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I have WebDAV access to a filesystem where I can't write to the root of the filesystem, but can write to 2 folders beneath it. I'd like to:

  1. track my changes in a single DVCS repo (git/hg preferred)
  2. work directly on the WebDAV connection rather than constantly pulling changes into it (this would hurt my workflow quite a bit)

Assume the directory structure is:

$ ls -lR root
drwxr-xr-x  folder1
drwxr-xr-x  folder2

root/folder1:
-rw-r--r--  file1.txt

root/folder2:
-rw-r--r--  file2.txt

I can't create a repo at the root level because it is not writable. I can't symlink folder1 and folder2 into a local folder because git and hg don't follow symlinks. The symlinks would be ideal because of the speed benefits of having all the repo info stored locally.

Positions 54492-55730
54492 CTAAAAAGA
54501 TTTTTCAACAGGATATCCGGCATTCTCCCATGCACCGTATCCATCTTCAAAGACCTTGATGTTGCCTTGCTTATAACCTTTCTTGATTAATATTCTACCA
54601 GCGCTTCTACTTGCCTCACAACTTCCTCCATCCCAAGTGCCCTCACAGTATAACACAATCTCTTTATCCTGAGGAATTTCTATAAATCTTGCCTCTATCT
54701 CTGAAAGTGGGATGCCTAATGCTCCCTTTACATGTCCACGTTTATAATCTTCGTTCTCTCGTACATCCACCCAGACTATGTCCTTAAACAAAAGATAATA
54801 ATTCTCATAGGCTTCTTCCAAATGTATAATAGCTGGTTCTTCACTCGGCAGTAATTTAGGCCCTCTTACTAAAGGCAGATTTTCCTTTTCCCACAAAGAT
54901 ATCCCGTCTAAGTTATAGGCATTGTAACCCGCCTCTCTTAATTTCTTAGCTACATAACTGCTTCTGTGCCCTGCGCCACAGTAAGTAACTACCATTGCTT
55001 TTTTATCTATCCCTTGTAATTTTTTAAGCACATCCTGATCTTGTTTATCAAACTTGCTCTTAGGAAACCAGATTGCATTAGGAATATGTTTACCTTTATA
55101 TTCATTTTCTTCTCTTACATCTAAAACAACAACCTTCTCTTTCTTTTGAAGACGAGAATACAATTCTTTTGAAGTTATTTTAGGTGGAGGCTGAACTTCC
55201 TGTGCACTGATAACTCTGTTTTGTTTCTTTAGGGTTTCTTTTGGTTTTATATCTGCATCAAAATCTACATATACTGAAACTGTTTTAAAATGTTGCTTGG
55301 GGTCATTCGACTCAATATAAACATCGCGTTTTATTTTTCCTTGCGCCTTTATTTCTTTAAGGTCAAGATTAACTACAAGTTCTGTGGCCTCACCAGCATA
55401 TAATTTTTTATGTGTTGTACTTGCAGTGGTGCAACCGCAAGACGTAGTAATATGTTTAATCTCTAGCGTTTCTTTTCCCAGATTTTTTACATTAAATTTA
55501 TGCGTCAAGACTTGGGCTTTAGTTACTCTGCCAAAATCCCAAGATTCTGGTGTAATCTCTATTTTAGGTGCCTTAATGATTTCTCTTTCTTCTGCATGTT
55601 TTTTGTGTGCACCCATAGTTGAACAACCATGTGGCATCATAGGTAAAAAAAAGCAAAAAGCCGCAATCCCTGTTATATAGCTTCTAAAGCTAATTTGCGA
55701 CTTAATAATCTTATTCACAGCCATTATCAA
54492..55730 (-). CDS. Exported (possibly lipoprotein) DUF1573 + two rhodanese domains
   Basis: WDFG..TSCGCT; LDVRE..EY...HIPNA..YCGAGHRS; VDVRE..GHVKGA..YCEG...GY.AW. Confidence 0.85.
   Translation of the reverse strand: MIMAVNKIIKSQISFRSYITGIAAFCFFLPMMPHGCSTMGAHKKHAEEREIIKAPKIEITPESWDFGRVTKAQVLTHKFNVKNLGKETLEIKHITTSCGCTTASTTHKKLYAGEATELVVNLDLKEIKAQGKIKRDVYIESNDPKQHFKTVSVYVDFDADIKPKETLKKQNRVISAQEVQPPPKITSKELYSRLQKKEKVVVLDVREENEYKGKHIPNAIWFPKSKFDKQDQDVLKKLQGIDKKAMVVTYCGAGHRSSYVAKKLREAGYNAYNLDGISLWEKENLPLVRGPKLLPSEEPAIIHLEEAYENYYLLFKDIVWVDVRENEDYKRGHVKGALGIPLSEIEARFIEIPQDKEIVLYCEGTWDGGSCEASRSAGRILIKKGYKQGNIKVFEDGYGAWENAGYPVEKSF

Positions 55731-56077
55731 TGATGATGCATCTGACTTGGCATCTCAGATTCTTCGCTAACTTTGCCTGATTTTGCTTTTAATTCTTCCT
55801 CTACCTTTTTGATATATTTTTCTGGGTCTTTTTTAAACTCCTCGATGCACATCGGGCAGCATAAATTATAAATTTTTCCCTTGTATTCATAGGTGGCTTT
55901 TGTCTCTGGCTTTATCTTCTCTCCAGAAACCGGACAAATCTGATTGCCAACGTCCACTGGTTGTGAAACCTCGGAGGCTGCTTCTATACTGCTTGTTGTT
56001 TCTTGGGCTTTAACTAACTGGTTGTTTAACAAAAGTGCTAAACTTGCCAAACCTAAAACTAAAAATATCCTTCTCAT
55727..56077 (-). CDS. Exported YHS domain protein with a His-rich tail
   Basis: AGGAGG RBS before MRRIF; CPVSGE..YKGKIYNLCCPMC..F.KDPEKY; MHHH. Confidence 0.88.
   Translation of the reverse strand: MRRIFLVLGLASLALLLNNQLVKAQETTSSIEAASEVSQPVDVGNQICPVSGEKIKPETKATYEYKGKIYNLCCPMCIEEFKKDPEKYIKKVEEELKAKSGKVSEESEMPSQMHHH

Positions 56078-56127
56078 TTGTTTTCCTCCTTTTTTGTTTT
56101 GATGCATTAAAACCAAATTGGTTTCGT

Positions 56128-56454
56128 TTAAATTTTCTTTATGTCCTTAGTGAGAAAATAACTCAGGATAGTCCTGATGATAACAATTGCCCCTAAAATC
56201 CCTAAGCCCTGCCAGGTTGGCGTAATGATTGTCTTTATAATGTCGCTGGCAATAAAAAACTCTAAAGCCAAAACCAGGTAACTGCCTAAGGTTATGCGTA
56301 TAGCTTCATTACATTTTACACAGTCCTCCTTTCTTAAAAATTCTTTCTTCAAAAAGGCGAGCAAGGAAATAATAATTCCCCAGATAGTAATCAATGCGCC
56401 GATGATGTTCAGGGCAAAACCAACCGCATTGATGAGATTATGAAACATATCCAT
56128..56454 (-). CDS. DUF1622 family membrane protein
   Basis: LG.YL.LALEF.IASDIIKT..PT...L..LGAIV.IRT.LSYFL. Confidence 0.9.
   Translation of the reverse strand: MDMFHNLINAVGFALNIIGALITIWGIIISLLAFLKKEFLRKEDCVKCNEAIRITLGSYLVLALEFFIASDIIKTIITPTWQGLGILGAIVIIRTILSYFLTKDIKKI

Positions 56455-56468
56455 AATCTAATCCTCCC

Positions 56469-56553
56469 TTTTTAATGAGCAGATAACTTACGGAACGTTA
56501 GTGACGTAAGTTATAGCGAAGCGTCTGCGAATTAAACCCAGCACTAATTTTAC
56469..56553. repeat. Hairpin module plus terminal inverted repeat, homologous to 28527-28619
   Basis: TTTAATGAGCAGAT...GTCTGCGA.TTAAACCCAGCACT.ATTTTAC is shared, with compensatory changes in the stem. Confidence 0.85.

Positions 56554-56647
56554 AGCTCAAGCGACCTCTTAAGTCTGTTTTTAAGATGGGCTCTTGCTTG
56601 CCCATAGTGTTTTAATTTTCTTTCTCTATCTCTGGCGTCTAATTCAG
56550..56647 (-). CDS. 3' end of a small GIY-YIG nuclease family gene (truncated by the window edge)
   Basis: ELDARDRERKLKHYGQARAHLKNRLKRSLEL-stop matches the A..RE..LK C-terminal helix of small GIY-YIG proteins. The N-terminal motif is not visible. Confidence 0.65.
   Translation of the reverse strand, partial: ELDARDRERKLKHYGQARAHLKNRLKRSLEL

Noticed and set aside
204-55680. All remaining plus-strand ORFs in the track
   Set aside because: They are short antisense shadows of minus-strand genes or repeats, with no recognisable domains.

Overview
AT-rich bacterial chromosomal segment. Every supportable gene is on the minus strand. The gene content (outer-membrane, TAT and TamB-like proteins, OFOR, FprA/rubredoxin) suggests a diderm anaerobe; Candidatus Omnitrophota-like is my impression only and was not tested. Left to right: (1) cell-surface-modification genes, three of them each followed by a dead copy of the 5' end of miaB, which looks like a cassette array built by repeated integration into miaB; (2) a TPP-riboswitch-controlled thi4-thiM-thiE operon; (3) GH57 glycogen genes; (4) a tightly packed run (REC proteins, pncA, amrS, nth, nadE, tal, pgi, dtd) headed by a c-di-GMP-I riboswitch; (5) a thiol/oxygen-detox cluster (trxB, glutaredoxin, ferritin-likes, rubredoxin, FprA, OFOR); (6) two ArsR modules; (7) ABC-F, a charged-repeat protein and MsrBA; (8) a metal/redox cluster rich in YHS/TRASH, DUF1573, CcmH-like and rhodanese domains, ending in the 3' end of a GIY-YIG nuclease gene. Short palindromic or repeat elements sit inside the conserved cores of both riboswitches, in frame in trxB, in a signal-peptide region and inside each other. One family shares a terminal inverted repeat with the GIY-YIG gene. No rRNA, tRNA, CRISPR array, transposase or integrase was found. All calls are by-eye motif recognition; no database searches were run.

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I looked at the "Related" column for your question and noticed this:

How can I get git to follow symlinks?

Apparently older versions of git (1.6.0 and earlier) do follow symlinks. Would that work for you? You might have to install that version of git, but it sounds like just being able to do what you want would make up for needing to use an older version.

Update: Just tried this. It works. The only possible gotcha is that when I clone the directory, the symlink becomes an actual directory. I don't think this matters for your case, and actually seems like the right behavior if you did clone.

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Could you create a mercurial repository in your local (writeable) root, and then have each of folder1 and folder2 be separate subrepos? Mercurial's built-in subrepo support has graduated from beta in 1.3 to pretty darn nice in 1.4.

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